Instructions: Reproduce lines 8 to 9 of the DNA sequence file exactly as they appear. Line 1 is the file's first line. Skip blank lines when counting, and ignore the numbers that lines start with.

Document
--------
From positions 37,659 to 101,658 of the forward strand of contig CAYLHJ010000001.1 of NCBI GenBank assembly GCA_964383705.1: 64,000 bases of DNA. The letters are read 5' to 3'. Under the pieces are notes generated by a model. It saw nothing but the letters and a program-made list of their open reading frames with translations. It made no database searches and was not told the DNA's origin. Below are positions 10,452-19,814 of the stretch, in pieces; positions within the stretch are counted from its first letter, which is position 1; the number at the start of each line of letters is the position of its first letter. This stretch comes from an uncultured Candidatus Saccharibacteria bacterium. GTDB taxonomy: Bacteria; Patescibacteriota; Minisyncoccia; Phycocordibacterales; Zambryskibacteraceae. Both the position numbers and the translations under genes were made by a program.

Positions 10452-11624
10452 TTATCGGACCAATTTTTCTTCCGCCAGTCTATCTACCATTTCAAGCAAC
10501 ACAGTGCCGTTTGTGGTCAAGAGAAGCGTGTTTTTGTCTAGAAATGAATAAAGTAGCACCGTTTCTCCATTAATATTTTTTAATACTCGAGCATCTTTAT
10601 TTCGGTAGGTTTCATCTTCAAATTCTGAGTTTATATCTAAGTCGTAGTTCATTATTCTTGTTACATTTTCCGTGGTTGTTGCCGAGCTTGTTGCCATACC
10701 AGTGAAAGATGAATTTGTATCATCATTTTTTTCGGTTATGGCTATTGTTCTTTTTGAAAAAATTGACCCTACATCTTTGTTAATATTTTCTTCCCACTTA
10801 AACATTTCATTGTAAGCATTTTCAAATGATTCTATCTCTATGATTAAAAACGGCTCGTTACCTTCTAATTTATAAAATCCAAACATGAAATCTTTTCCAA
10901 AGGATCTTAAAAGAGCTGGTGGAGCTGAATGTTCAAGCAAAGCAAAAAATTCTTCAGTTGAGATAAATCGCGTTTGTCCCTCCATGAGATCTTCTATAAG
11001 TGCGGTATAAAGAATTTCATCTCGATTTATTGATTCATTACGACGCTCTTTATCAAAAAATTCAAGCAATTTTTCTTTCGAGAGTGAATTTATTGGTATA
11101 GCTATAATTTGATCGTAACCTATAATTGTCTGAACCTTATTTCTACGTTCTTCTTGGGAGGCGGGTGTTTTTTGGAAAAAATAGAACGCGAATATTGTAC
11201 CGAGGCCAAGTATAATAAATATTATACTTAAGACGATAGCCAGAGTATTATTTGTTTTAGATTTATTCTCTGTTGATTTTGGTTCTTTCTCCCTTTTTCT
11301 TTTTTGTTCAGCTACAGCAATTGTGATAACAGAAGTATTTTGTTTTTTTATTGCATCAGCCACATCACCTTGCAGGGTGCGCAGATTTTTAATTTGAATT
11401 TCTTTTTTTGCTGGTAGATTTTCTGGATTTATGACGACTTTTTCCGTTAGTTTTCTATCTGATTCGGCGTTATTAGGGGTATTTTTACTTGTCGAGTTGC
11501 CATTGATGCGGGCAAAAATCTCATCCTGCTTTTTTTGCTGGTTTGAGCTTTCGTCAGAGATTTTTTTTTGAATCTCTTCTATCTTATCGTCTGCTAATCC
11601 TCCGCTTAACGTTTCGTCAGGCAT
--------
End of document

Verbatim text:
10901 AGGATCTTAAAAGAGCTGGTGGAGCTGAATGTTCAAGCAAAGCAAAAAATTCTTCAGTTGAGATAAATCGCGTTTGTCCCTCCATGAGATCTTCTATAAG
11001 TGCGGTATAAAGAATTTCATCTCGATTTATTGATTCATTACGACGCTCTTTATCAAAAAATTCAAGCAATTTTTCTTTCGAGAGTGAATTTATTGGTATA